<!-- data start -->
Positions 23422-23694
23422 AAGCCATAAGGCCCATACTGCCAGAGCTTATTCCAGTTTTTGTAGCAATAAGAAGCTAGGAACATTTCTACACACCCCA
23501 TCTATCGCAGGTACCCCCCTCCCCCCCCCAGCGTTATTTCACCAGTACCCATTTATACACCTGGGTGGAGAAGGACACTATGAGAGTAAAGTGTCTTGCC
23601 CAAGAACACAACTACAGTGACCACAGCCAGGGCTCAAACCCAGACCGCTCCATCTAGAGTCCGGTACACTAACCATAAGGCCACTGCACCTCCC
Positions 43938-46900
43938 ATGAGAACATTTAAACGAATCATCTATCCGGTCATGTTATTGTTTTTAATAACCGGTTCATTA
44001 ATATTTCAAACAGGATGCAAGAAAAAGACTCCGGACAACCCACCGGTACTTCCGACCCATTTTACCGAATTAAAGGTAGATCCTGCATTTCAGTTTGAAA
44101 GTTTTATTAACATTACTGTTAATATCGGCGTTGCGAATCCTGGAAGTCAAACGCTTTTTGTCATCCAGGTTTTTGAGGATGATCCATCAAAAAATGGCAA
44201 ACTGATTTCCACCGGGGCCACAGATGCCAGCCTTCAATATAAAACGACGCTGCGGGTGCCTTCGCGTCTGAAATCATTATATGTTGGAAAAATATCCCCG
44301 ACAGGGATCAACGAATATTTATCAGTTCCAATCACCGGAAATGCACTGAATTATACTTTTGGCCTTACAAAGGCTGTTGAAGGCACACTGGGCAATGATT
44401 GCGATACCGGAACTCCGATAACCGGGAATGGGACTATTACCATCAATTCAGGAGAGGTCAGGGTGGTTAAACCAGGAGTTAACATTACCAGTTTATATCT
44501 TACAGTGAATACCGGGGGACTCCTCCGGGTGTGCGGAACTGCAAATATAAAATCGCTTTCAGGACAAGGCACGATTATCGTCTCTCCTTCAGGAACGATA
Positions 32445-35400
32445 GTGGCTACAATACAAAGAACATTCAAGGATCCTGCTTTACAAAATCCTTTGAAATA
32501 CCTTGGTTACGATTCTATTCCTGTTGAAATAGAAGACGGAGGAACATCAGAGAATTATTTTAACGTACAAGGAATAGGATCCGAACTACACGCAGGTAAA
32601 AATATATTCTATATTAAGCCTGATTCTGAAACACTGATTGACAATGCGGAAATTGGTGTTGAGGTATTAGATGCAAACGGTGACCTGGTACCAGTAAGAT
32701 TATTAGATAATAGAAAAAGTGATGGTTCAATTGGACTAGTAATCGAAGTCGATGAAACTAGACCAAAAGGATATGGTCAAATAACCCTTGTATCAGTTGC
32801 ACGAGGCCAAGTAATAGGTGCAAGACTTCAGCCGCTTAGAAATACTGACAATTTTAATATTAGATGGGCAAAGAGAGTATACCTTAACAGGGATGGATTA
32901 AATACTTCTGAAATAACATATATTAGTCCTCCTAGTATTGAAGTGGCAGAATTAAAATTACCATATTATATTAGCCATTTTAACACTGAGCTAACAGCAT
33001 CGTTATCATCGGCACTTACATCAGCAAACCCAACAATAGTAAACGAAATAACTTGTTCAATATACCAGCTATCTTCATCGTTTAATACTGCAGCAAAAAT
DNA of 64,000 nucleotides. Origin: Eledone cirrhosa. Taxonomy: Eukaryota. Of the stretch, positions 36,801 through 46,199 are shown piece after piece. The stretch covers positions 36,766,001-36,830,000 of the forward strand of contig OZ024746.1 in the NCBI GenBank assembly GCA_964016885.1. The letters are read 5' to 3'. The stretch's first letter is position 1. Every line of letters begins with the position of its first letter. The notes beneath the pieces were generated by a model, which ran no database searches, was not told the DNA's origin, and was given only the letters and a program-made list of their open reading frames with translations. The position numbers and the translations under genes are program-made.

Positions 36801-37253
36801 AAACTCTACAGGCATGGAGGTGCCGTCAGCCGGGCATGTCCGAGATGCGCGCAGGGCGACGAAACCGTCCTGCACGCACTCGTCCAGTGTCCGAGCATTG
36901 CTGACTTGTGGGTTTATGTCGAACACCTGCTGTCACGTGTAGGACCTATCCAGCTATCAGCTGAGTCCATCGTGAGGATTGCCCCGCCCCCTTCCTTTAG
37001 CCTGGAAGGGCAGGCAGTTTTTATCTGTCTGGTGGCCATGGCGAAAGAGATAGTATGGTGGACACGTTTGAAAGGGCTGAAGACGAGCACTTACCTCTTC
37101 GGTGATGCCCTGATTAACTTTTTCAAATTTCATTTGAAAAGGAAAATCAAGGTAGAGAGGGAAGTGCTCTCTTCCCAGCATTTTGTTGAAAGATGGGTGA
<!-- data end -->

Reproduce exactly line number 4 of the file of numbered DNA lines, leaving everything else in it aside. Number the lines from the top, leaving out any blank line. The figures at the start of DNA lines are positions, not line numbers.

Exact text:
23601 CAAGAACACAACTACAGTGACCACAGCCAGGGCTCAAACCCAGACCGCTCCATCTAGAGTCCGGTACACTAACCATAAGGCCACTGCACCTCCC